Tales from the Cabin
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Rustic Camping

A man accustomed to room service heads into the wild    

By Paul Sullivan
Published: May 14, 2010
RusticCamp
Photo by © stockxpert.com
Shortly after my late wife, Pat, and I married, I discovered she loved camping. And not just the kind of camping where you head up to a cozy hike-in cabin for the weekend, but rustic camping, roughing it, cooking over an open fire – the whole nine yards. If there’s one outdoor activity I thought I’d never enjoy, it’s camping.
   
The first time my sweetie suggested we go camping for a three-day weekend, she said, “I know just the place. I’ve always wanted to camp there. And now I get to go there with you.”
    
“So, how far is it to a restaurant?” I asked.
   
“No restaurants, no hot showers either,” she said. She promised it would be rustic camping at its finest, just the kind she liked. We’d only been married for three months at the time. I had no choice but to be all-in on this rustic camping thing.
   
As we pulled into Pat’s perfect campground, I saw that it was nothing more than a wide spot in an old logging trail on a high sand bank overlooking a lake. We had the place all to ourselves. I had to admit it was a beautiful site. It might turn out to be a great weekend after all.
   
The next day, we took the canoe out. Pat caught a nice northern pike she cooked for lunch in a cast iron skillet over an open fire. Fresh out of the lake, it was mighty tasty. Better than any fish I ever had.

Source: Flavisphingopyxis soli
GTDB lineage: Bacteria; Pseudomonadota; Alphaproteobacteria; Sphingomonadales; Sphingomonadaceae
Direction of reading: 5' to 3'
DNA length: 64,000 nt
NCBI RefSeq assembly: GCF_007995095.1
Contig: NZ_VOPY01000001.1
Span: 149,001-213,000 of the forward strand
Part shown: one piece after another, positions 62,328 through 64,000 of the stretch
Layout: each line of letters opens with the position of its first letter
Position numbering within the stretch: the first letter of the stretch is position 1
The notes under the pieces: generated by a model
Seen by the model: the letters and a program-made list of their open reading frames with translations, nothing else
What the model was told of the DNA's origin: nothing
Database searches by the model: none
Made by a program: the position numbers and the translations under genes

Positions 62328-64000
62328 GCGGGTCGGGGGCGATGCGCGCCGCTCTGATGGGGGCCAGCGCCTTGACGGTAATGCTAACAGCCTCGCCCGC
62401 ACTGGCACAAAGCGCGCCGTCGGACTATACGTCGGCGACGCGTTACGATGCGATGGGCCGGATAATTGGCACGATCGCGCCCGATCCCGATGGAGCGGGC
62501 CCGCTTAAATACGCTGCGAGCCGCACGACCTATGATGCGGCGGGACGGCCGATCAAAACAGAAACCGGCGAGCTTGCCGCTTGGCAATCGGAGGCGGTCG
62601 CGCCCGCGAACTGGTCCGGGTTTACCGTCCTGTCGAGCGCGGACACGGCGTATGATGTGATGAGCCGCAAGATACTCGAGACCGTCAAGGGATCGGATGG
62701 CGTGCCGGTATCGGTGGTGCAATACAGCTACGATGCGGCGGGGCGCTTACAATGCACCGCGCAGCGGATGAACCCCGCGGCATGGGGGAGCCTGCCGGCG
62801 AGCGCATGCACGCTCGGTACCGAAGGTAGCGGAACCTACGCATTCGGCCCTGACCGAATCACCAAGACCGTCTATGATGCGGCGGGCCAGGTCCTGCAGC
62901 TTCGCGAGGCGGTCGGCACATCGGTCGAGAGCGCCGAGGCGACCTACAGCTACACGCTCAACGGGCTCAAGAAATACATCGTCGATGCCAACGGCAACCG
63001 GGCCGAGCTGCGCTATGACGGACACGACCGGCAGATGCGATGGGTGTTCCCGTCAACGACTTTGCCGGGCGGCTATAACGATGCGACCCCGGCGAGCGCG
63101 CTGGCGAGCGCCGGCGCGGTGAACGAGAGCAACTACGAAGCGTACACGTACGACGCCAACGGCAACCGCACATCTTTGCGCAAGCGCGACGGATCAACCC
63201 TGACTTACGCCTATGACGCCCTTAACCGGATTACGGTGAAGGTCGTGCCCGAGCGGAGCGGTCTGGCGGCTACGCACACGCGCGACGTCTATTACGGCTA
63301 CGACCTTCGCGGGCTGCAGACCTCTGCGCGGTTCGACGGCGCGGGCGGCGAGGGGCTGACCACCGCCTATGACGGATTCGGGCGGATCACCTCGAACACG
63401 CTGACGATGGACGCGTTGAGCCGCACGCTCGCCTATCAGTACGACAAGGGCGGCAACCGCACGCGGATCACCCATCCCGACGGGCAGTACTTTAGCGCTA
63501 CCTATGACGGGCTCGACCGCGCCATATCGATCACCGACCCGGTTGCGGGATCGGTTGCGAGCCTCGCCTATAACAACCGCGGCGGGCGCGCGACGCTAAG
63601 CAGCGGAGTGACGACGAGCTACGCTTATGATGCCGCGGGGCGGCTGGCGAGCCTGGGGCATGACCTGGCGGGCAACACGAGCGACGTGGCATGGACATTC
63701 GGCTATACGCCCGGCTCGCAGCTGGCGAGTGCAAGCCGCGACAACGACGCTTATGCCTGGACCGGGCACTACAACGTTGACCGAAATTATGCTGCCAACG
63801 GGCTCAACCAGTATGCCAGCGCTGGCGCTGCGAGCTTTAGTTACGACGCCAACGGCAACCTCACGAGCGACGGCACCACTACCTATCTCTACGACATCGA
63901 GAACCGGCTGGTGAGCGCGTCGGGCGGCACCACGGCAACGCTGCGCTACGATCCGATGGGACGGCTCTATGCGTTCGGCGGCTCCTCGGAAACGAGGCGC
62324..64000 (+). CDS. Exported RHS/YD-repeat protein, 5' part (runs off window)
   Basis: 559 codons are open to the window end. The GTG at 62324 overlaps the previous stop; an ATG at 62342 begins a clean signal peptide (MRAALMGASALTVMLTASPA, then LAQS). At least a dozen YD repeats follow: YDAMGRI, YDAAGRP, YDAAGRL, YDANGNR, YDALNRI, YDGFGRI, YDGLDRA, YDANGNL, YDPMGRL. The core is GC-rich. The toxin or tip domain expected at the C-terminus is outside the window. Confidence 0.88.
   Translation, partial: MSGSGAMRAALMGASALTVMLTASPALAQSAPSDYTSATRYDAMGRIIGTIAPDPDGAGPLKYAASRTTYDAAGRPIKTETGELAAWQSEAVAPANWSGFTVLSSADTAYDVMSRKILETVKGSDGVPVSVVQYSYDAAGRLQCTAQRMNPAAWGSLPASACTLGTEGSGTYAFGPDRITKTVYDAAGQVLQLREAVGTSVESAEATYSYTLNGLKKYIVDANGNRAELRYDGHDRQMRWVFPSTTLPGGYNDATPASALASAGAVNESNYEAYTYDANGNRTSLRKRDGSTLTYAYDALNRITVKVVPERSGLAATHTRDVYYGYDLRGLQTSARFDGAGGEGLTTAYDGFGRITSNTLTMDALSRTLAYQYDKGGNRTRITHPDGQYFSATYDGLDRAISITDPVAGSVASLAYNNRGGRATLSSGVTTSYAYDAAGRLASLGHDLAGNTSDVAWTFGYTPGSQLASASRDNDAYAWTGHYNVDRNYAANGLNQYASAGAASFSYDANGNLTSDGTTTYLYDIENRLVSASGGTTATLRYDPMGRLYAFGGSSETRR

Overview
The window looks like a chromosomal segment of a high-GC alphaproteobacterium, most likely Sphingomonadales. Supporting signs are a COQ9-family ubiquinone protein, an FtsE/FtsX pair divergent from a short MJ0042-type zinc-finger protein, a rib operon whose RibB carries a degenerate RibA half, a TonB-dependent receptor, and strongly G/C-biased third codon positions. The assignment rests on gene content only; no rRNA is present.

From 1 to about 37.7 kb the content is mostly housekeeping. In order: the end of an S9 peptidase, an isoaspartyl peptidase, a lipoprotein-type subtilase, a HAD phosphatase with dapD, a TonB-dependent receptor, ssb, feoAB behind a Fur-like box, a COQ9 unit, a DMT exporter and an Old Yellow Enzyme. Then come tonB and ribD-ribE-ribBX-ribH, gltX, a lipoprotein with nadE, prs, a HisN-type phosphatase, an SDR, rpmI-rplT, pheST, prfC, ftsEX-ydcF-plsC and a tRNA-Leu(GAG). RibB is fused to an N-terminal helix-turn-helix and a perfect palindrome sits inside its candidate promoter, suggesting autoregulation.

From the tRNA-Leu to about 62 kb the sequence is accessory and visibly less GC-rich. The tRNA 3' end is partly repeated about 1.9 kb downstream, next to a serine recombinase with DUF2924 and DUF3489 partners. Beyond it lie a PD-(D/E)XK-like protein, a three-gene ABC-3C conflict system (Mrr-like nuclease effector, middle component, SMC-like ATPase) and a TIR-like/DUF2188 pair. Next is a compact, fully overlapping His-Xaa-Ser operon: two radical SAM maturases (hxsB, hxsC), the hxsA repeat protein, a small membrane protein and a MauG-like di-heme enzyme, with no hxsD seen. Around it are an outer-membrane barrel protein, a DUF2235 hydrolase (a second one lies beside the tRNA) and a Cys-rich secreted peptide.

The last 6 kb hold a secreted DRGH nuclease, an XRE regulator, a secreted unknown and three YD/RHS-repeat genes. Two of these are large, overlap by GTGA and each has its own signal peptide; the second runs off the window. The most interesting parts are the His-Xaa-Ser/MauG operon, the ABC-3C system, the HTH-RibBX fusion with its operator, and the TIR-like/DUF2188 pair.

At 2 a.m., a gaggle of partying teenagers woke us up. I actually appreciated that because we got to see a stunning display of shimmering northern lights, art more splendid than in any gallery. After the kids finally left, I went back to sleep. Until I heard thunder. Then cold water dripped on my face. I tried to move away from the leak.
   
Then Pat rolled over into the leak. Ever the experienced camper and problem solver, Pat got out of the tent and upended the canoe over the leak, propping one end of the canoe in a tree fork. Leak fixed. Problem solved.
   
I woke the next morning as dawn’s rosy fingers splashed color in the sky. Camping really is nature’s free art show. Pat was at the edge of the woods picking blueberries. When she came back to camp with a bowl full, she made us fresh, wild blueberry pancakes. I decided right then that rustic camping was way better than slow room service.
   
We later compromised on a cozy cabin with no leaks – but plenty of blueberries and great views of the northern lights.


Paul Sullivan, who has never met a cabin he didn’t like, has met a few campgrounds he wasn’t particularly fond of.

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